A totally new feature in EmUI 3.0 is the introduction of a vast array of new security and privacy features. With the introduction of the fingerprint sensor, Huawei is able to implement easily accessible privacy features on the phone. Beyond the obvious unlocking via the fingerprint sensor, you can also use your fingerprint to protect contacts, and message conversations, private albums and even per-app locking mechanism.
The album and application locking mechanisms is what I see people actually would be using pretty often. Being able to lock certain parts of your phone while still being able to not fear to give your phone to your friend or family member is a great feature that should avoid many embarrassing moments for some people. How it works is that the OS asks for a fingerprint scan (or passcode fallback) any time you access a given album or application.
Overall Huawei offers a lot in terms of software. EmotionUI 3.0 is a great overhaul over version 2.3 and might subjectively be one of the more attractive Android OEM skins. Aside from the recent tasks screen I don't have much critique in terms of functionality of the OS. Huawei continues to pack in unique features into the OS without affecting performance or overly bloating the device.
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GTRagnarok - Tuesday, December 2, 2014 - linkThe only interesting thing to me is the fingerprint scanner. Samsung should get rid of their heart-rate sensor and put one of these scanners in its place.
DestroyThaNet - Tuesday, December 2, 2014 - linkAndrei, I've been experiencing a significant amount of light bleed whenever I use black backgrounds on my Ascend Mate 7. The problem is located on the left side where the SIM and microSD are located. Have you noticed any similar issues?
Andrei Frumusanu - Tuesday, December 2, 2014 - linkMy unit sports virtually no light bleed - the least I've seen on any LCD screen and why I was also impressed with the blacks of this IPS-Neo screen.
DestroyThaNet - Tuesday, December 2, 2014 - linkHmmm…I received another one in the mail today. Both have pretty bad light bleed problems. I'm thinking it's a manufacturing or design problem that happens often. Here they are next to an iPhone showing the same black wallpaper.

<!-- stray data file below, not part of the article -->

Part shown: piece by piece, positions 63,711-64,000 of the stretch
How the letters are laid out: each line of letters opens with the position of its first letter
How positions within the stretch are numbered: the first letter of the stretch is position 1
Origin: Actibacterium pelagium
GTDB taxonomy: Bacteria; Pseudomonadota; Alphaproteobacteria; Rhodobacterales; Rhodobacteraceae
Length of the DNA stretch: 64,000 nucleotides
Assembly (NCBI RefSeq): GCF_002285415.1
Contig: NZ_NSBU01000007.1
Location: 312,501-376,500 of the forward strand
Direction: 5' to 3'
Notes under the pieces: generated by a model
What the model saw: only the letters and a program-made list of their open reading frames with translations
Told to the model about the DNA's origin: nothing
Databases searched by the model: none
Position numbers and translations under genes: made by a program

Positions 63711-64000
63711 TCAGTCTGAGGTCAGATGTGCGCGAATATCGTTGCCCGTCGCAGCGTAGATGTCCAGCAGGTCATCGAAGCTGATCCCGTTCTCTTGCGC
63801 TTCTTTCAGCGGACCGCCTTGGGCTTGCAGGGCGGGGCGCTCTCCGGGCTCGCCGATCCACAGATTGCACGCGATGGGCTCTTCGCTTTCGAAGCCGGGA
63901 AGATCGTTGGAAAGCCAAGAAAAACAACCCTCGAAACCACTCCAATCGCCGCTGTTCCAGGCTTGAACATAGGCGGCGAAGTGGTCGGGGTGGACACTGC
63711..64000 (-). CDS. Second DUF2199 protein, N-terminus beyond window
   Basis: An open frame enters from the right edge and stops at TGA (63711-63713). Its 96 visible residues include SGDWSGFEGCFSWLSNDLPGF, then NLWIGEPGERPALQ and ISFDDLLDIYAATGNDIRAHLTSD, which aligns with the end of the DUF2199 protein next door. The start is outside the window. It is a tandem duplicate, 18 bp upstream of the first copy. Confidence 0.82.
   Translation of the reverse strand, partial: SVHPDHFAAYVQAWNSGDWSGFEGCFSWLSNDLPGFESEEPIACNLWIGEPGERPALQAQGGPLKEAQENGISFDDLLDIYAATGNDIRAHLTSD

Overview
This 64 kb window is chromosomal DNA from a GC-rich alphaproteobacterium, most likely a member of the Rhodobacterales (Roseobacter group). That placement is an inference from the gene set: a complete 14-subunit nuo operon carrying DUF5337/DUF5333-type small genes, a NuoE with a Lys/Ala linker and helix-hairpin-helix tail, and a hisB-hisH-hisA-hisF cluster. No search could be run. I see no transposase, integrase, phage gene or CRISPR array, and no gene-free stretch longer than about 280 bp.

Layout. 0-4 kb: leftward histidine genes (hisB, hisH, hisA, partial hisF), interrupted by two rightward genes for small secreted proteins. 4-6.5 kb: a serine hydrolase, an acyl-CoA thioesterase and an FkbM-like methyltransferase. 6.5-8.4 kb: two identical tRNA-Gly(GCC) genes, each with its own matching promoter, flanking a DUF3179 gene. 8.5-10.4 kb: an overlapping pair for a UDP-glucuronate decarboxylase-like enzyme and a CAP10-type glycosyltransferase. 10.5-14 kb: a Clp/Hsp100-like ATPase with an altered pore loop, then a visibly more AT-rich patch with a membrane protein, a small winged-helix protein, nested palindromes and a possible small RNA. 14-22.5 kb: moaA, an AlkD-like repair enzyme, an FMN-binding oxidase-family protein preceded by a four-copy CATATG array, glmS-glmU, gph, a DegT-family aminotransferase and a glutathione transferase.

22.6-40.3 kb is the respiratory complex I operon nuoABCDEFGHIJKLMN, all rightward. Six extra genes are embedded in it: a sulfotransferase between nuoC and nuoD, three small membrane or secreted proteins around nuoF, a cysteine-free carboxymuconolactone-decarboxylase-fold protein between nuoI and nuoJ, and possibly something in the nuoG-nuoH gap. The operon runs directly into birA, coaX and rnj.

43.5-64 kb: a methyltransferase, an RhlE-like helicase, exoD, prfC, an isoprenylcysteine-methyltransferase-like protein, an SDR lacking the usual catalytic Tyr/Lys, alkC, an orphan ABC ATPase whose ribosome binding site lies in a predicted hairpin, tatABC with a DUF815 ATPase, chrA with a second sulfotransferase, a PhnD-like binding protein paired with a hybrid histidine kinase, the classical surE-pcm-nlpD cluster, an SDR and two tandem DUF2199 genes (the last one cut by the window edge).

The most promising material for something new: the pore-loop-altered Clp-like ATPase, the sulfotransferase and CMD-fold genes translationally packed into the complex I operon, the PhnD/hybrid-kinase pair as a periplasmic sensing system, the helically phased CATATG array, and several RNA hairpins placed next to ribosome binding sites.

Andrei Frumusanu - Tuesday, December 2, 2014 - linkWow that looks bad. My unit is uniformely dark. This unit was handed out by Huawei at the official release so it might not be a representation of full production models.
DestroyThaNet - Tuesday, December 2, 2014 - linkDang, how disappointing. Thanks for your input, Andrei.
Ethos Evoss - Wednesday, December 24, 2014 - linkhey man which pone u won ?? i bet iphone :DDD
zodiacfml - Tuesday, December 2, 2014 - linkTerrible especially considering the cosst of this thing.
johnny_boy - Tuesday, December 2, 2014 - linkThe Honor 6 is better if you don't need a huge screen and don't mind the plastic housing at significantly cheaper pricing. In my 3 weeks experience with the Honor 6, I too haven't noticed any oerformance issues with flash memory performance. But I still wish they would use some slightly higher quality stuff. Since I don't game, this phone has performed like a beast. 3GB RAM is definitely a new minimum for me, especially as a Firefox with adblock user.
sandman74 - Tuesday, December 2, 2014 - linkI would never trust this brand. Too closely aligned with the Chinese government .. and whilst China may be "the factories of the world", I can't help but think of China as a stealthy enemy of the state hell bent on taking over the world !
As for the phone .. It's a piece of over priced junk with the odd glimmer of innovative software and I think your review concludes that. But sadly they , along with other low price China brands are going to shift millions of android phones due to low prices which even Samsung can't compete with.
Hopefully the more people become aware of their phones being junk tech, the less they will sell... in any country.